For me, the death of John Hughes may be the saddest of recent celebrity departures. I had been reflecting on the weight of his collected works the week before he died as it had come up in my research for another article.
I had wondered where he went off to, noticing that his input had come to rolling stop after the early nineties. The same question had come up about Rick Moranis. Where had he gone? The answer to that was he retired citing typecast restraint. Hughes’ is said to have skipped town before Hollywood could get the best of him.
When Michael Jackson died it felt like the end of a painfully long movie. Indeed, I had enjoyed parts of it greatly, but the latter act just made me feel bad for him, for myself, for humanity. Why had we all gotten so much unintended entertainment off of him? Why had he made it so easy? The situation didn’t improve much once he died, the joke only got worse. People actively discussed the quality of his life and the state of his soul as if it were the the season ending of Lost.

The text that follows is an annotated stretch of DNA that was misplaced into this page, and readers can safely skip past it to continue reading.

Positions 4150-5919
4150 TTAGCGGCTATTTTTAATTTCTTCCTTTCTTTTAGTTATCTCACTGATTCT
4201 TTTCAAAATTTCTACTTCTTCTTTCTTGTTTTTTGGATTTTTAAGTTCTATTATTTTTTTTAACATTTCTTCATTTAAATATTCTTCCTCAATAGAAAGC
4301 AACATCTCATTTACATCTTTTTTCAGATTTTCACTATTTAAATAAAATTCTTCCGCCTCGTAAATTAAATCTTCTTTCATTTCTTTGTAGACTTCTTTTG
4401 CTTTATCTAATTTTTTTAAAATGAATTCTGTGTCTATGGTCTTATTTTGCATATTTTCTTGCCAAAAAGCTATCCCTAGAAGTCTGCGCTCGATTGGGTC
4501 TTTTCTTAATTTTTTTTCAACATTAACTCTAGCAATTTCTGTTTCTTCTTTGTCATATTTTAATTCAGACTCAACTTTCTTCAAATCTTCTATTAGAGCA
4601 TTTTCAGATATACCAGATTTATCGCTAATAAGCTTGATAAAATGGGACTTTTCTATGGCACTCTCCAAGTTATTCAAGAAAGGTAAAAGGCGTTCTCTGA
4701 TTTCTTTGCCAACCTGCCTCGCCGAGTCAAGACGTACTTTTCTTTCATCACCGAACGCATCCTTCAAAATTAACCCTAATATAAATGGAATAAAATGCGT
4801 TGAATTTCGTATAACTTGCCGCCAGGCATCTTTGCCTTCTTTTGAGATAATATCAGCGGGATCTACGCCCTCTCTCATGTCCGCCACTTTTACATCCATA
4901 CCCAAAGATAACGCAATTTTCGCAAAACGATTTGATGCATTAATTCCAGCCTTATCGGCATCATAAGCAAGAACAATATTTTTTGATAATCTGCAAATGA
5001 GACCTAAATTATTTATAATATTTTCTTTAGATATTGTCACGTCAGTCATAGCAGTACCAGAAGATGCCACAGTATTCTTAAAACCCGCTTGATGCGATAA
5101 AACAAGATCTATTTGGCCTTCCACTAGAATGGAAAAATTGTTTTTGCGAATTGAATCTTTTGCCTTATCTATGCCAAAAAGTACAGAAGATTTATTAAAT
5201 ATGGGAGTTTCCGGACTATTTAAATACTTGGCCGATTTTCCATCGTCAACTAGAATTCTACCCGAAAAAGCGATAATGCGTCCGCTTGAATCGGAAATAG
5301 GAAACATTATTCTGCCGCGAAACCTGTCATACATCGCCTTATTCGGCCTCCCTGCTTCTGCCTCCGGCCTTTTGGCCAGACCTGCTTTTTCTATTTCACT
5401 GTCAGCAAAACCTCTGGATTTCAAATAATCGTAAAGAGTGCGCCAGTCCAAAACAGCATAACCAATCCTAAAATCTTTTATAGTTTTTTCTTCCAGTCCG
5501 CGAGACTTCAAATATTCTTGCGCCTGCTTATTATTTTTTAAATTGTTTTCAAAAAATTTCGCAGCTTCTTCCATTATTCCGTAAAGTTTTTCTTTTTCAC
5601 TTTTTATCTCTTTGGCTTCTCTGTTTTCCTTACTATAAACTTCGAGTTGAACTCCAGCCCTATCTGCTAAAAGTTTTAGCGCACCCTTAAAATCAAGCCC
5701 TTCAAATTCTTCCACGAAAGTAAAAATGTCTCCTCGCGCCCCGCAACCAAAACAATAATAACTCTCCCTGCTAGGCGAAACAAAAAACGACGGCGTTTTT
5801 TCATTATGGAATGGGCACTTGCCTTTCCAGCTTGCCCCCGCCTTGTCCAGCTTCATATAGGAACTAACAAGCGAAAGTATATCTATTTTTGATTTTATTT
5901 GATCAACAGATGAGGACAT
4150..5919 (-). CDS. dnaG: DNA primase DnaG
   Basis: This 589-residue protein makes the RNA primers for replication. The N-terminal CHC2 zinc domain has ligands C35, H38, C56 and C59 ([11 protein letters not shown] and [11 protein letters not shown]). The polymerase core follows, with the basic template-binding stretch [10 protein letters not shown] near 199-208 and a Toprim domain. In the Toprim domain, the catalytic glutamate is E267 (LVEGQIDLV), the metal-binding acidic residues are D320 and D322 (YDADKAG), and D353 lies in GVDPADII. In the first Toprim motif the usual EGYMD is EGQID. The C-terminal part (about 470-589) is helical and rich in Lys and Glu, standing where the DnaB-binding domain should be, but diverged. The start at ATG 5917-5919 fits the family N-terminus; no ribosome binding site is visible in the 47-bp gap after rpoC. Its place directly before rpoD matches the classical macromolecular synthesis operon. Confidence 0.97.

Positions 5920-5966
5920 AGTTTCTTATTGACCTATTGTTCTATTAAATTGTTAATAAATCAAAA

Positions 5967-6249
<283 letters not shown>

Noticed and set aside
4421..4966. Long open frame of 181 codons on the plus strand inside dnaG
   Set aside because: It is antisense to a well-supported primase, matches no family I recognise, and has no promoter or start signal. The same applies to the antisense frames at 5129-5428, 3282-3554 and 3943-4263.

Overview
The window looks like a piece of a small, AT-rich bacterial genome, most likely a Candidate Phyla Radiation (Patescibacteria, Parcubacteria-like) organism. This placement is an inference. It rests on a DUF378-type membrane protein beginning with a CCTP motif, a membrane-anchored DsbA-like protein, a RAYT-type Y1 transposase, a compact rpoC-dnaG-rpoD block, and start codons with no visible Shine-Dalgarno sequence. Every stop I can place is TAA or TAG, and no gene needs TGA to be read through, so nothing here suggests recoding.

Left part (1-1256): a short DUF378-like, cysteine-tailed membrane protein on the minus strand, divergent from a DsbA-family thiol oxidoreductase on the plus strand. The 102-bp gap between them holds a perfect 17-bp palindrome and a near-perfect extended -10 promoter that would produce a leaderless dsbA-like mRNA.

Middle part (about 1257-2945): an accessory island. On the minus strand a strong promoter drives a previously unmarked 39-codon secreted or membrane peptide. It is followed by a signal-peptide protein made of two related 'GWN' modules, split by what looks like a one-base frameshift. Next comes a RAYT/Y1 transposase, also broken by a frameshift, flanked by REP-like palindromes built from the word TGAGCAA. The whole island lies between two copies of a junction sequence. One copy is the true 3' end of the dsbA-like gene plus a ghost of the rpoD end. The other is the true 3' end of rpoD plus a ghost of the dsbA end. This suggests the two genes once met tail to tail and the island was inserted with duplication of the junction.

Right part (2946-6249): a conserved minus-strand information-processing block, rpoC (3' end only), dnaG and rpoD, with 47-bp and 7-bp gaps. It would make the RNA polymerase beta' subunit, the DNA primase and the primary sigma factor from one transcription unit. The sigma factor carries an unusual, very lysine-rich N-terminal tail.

John Hughes life was less eccentric. He made the hard decision to leave things he loved behind to protect things he loved more such as his family. While some suggest he should have stopped sooner, it seems he learned the gambler’s lesson of knowing “when to walk away” better than most. Still, he remained subject to the same rules as Michael Jackson.
The world we live in, the world they died in, is one whose inhabitants are ready to vote one another off the island permanently and without hesitation. Not knowing John Hughes personally, his death means little more to me than that there will be no more John Hughes movies. The saddest thing of all this, is that the nature of our world required him to choose between the work he loved and the family he loved more.
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